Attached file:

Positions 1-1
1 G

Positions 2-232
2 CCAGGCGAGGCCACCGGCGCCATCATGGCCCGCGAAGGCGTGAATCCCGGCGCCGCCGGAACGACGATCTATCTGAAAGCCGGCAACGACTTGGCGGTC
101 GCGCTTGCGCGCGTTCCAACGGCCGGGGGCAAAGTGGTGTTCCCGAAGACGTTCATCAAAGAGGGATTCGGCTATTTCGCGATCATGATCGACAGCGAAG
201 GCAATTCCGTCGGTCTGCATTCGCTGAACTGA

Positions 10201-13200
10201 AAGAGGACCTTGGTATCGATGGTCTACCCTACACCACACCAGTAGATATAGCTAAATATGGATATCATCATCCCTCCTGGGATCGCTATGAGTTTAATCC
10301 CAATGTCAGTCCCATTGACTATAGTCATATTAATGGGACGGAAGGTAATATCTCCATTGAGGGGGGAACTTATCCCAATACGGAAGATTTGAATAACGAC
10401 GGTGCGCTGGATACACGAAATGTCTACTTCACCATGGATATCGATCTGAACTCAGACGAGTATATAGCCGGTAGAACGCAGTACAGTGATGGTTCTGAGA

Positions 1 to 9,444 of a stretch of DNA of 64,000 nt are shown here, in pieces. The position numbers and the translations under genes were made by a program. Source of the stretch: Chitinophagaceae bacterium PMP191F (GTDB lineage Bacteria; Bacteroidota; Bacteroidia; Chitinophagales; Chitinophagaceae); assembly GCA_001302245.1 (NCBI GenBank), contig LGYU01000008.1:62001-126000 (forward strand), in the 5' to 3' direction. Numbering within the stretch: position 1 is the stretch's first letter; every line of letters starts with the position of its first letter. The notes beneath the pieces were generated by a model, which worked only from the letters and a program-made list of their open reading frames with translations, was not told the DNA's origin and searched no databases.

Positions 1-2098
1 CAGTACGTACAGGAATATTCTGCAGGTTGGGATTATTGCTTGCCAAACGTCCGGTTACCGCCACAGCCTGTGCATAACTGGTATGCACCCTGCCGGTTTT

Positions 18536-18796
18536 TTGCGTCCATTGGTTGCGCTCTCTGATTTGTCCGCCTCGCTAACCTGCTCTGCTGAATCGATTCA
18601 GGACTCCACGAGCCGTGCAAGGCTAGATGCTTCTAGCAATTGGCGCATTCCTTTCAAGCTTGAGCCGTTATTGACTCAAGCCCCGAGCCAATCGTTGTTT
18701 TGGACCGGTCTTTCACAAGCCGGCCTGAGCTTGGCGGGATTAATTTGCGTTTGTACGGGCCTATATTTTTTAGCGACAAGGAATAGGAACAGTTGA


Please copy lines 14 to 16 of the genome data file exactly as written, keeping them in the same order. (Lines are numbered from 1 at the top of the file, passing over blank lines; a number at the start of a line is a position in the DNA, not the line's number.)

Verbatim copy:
Positions 18536-18796
18536 TTGCGTCCATTGGTTGCGCTCTCTGATTTGTCCGCCTCGCTAACCTGCTCTGCTGAATCGATTCA
18601 GGACTCCACGAGCCGTGCAAGGCTAGATGCTTCTAGCAATTGGCGCATTCCTTTCAAGCTTGAGCCGTTATTGACTCAAGCCCCGAGCCAATCGTTGTTT